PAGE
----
shorthand Meaning in the Cambridge English Dictionary Cambridge dictionaries logo

Meaning of “shorthand” in the English Dictionary

"shorthand" in British English

See all translations

shorthandnoun [U]

uk   /ˈʃɔːt.hænd/  us   /ˈʃɔːrt-/ (also stenography)
a ​system of ​fast writing that uses ​lines and ​simplesigns to ​represent words and ​phrases: Their ​conversations were taken down in shorthand by a ​secretary.
(Definition of shorthand from the Cambridge Advanced Learner’s Dictionary & Thesaurus © Cambridge University Press)

"shorthand" in American English

See all translations

shorthandnoun [U]

 us   /ˈʃɔrtˌhænd/
a ​system of ​fast writing, using ​lines and ​symbols to ​representletters, words, and ​phrases
(Definition of shorthand from the Cambridge Academic Content Dictionary © Cambridge University Press)

"shorthand" in Business English

See all translations

shorthandnoun [U]

uk   us   /ˈʃɔːthænd/
(also stenography) WORKPLACE, MEETINGS a ​system of writing that uses ​lines and ​symbols to ​represent words and is used to ​record what someone says as they are speaking: do/know shorthand I couldn't do shorthand so they said they couldn't ​hire me as a ​secretary.in shorthand Today's ​secretaries are just as likely to tell their ​boss how to use a ​laptop as to take a ​letter in shorthand.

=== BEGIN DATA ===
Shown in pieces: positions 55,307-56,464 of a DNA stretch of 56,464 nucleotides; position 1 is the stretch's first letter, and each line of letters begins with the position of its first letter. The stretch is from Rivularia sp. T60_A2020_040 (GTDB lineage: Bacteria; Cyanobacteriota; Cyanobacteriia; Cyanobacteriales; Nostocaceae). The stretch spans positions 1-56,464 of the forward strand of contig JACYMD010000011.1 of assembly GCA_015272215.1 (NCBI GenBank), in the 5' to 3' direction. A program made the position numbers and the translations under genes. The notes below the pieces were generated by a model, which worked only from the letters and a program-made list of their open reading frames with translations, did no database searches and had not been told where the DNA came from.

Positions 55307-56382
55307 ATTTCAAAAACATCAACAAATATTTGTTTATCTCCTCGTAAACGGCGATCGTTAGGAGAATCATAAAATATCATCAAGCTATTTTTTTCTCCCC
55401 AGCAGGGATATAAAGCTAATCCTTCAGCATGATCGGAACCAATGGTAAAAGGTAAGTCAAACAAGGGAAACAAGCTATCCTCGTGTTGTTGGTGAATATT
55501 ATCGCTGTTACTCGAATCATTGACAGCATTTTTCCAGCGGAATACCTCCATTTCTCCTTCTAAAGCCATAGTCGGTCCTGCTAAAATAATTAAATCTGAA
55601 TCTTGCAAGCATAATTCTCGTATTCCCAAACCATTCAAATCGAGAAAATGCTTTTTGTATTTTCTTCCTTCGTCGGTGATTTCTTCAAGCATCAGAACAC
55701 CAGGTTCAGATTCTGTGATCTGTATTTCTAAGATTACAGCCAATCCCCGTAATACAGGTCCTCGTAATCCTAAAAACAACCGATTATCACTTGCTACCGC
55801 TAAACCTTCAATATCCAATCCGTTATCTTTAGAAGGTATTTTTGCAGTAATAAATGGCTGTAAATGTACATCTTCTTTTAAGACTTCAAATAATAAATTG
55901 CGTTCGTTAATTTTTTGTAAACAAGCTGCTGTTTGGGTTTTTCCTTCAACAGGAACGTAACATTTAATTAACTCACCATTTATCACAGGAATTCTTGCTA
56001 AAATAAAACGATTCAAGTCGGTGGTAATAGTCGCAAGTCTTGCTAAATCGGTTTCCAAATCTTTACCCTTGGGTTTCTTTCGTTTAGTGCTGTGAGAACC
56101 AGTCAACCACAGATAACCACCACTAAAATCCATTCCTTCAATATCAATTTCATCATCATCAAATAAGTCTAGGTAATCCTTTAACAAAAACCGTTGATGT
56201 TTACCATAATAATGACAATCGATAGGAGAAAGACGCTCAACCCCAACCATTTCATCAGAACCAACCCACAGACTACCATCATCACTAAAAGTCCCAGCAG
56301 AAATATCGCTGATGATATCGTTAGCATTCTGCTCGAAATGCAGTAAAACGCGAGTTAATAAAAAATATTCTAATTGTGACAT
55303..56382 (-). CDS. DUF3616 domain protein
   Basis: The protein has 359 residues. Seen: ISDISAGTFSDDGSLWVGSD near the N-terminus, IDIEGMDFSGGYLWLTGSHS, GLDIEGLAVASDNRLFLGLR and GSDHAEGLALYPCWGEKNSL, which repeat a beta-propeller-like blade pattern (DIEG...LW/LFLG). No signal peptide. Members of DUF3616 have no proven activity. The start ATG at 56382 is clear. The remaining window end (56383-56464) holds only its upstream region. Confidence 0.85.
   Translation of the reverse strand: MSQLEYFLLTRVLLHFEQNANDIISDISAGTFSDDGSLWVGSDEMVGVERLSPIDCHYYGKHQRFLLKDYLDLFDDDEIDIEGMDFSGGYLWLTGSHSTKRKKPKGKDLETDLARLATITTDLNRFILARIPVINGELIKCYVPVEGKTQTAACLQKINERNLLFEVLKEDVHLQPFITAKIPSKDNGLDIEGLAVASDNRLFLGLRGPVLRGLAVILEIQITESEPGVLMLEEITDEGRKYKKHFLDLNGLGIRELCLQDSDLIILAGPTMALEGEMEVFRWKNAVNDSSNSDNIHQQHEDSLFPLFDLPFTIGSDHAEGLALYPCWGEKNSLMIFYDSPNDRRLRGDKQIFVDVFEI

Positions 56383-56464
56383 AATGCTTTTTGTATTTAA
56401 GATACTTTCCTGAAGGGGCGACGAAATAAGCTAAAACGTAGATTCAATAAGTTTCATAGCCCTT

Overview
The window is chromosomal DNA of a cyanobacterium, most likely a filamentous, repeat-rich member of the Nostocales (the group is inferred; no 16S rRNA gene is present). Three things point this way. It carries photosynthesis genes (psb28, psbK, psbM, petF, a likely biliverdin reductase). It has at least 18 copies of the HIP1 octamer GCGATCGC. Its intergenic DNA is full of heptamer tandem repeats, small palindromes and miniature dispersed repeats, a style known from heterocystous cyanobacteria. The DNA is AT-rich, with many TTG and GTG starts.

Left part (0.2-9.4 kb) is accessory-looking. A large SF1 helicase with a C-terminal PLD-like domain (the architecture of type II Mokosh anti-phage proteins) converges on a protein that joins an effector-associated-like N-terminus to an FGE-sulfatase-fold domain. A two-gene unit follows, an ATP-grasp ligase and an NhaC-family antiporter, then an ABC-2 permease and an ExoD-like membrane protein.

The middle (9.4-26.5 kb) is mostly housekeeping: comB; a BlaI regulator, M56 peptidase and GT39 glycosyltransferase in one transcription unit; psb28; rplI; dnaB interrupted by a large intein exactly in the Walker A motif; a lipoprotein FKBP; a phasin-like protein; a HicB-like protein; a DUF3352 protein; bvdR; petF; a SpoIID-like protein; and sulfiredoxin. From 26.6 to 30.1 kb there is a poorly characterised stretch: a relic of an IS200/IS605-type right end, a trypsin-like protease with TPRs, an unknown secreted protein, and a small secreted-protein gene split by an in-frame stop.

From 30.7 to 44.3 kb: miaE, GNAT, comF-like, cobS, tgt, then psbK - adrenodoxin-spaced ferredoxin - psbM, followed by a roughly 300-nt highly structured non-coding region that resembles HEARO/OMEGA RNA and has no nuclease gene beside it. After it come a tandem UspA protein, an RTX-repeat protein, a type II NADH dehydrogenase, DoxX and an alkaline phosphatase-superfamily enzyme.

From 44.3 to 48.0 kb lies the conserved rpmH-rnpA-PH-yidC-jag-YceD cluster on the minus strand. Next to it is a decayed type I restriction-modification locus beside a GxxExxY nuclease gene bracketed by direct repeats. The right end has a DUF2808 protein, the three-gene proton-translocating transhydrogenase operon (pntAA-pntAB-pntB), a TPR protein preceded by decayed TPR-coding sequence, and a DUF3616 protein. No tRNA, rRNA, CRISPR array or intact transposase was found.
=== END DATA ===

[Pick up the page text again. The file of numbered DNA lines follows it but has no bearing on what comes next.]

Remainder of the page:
be shorthand for sth to be a ​short or quick way of referring to something: Wi-fi is shorthand for ​wirelessfidelity. to be another way of saying that something has a particular ​quality: With some ​products "made in the U.S.A." remains shorthand for ​reliability.
(Definition of shorthand from the Cambridge Business English Dictionary © Cambridge University Press)
Translations of “shorthand”
in Chinese (Simplified) 速记(法)…
in Turkish steno, stenografi…
in Russian стенография…
in Chinese (Traditional) 速記(法)…
in Polish stenografia…
What is the pronunciation of shorthand?
Add Cambridge dictionaries to your browser to your website

“shorthand” in Business English

Word of the Day

drum

a musical instrument, especially one made from a skin stretched over the end of a hollow tube or bowl, played by hitting with the hand or a stick

Word of the Day

I used to work hard/I’m used to working hard (Phrases with ‘used to’)
I used to work hard/I’m used to working hard (Phrases with ‘used to’)
by Kate Woodford,
February 10, 2016
On this blog, we like to look at words and phrases in the English language that learners often have difficulty with. Two phrases that can be confused are ‘used to do something’ and ‘be used to something/doing something’. People often use one phrase when they mean the other, or they use the wrong

Read More 

farecasting noun
farecasting noun
February 08, 2016
predicting the optimum date to buy a plane ticket, especially on a website or using an app A handful of new and updated websites and apps are trying to perfect the art of what’s known as farecasting – predicting the best date to buy a ticket.

Read More